google glass

For a few years now, we’ve heard about Google Glass, wearable technology that essentially brings the functionality available on a smartphone to a pair of eyeglasses.

Users of the $1,500 glasses experience augmented reality, or enhancement of the real world with digital elements. For example, say you are studying an ancient sculpture at a museum. While wearing the glasses, simply look at the artwork and a variety of pertinent facts about it will appear on your glasses in real time, enhancing your learning experience.

It remains to be seen whether Google Glass adoption will become mainstream. While some research seems to indicate customers might not be interested in the product—being that it’s a new and untested device—other studies predict more than 800,000 pairs of glasses will be ordered this year. Fast forward to 2018, and that number explodes to 21.1 million.

One detractor from Google Glass usage could be that, despite the fact that Google likely knows quite a lot about us from our previous use of its products,  some customers might be reluctant to allow the company deep visibility into their lives—from where they go, to with whom they speak , to what they’re seeing at any given time.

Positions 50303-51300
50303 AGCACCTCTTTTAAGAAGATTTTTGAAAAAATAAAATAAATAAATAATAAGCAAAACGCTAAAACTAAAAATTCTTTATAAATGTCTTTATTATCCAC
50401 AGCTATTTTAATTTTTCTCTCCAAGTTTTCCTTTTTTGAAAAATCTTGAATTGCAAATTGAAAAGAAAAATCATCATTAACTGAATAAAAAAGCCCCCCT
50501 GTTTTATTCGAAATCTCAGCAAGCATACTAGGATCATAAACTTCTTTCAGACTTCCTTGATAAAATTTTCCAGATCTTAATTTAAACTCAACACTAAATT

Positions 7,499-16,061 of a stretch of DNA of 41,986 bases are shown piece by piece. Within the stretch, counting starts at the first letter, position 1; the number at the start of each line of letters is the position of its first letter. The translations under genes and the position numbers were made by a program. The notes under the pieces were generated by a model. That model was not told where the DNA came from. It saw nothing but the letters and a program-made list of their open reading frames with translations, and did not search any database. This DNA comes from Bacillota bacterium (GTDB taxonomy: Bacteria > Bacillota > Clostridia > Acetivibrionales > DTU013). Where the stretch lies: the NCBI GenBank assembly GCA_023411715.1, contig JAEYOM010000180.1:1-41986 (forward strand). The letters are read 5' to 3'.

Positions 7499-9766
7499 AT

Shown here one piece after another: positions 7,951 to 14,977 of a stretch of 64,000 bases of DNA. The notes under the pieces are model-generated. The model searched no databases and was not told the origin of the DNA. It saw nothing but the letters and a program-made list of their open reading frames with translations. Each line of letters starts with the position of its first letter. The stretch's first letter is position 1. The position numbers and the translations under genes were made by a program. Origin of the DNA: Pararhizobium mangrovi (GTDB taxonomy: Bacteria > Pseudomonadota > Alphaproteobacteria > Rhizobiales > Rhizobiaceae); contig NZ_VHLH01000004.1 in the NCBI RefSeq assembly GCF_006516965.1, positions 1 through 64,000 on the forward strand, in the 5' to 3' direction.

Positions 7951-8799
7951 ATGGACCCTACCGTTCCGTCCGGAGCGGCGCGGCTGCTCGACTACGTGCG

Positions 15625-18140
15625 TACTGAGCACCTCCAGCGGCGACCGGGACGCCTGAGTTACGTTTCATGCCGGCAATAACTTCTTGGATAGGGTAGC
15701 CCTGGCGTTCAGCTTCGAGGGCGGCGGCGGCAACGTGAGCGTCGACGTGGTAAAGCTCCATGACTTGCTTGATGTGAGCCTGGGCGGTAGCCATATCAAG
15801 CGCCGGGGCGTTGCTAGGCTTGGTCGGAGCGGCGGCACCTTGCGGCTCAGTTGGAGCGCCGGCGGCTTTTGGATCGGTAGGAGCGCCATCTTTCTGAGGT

Wanting to take advantage of the promise of Google Glass, one Indian inventor put together some wearable tech of his own. Arvin Sanjeev built a Raspberry Pi-powered Google Glass knockoff—his “Smart Cap”—using open source technologies. The instructions to Sanjeev’s project can be seen here.

While it’s probably safe to say that the smart cap isn’t the sleekest looking piece of technology, it might be a pretty good alternative to Google Glass for those who want to maintain their privacy, enjoy challenging projects and not spend $1,500 on the technology anytime soon.

Sanjeev’s smart cap speaks to the power of open source: figuring out how to build or create something and then sharing those plans with the world. As such, we can expect to see someone figure out how to make the Indian inventor’s project slightly better, a process we hope will continue.

Read More: 5 Reasons Why Google Glass was a Miserable Failure

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